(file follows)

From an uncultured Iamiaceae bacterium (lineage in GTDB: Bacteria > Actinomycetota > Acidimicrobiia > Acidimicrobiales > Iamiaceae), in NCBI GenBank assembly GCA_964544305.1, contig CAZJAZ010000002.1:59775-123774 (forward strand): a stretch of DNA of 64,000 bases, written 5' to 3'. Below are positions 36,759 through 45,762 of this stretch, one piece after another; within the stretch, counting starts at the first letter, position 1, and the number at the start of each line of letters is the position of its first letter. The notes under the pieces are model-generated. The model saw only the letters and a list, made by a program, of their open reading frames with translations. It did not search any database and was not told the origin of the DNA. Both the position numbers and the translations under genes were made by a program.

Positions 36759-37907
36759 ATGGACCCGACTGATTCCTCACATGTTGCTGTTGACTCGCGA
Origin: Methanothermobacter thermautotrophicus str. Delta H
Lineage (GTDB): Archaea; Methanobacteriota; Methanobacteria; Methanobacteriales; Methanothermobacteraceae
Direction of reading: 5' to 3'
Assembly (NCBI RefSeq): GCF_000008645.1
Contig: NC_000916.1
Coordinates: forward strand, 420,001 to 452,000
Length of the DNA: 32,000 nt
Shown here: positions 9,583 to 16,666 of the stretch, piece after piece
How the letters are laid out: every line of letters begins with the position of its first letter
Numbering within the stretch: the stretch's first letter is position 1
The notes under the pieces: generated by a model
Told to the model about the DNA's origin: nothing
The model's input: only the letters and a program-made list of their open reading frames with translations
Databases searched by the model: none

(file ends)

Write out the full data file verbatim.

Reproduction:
From an uncultured Iamiaceae bacterium (lineage in GTDB: Bacteria > Actinomycetota > Acidimicrobiia > Acidimicrobiales > Iamiaceae), in NCBI GenBank assembly GCA_964544305.1, contig CAZJAZ010000002.1:59775-123774 (forward strand): a stretch of DNA of 64,000 bases, written 5' to 3'. Below are positions 36,759 through 45,762 of this stretch, one piece after another; within the stretch, counting starts at the first letter, position 1, and the number at the start of each line of letters is the position of its first letter. The notes under the pieces are model-generated. The model saw only the letters and a list, made by a program, of their open reading frames with translations. It did not search any database and was not told the origin of the DNA. Both the position numbers and the translations under genes were made by a program.

Positions 36759-37907
36759 ATGGACCCGACTGATTCCTCACATGTTGCTGTTGACTCGCGA
Origin: Methanothermobacter thermautotrophicus str. Delta H
Lineage (GTDB): Archaea; Methanobacteriota; Methanobacteria; Methanobacteriales; Methanothermobacteraceae
Direction of reading: 5' to 3'
Assembly (NCBI RefSeq): GCF_000008645.1
Contig: NC_000916.1
Coordinates: forward strand, 420,001 to 452,000
Length of the DNA: 32,000 nt
Shown here: positions 9,583 to 16,666 of the stretch, piece after piece
How the letters are laid out: every line of letters begins with the position of its first letter
Numbering within the stretch: the stretch's first letter is position 1
The notes under the pieces: generated by a model
Told to the model about the DNA's origin: nothing
The model's input: only the letters and a program-made list of their open reading frames with translations
Databases searched by the model: none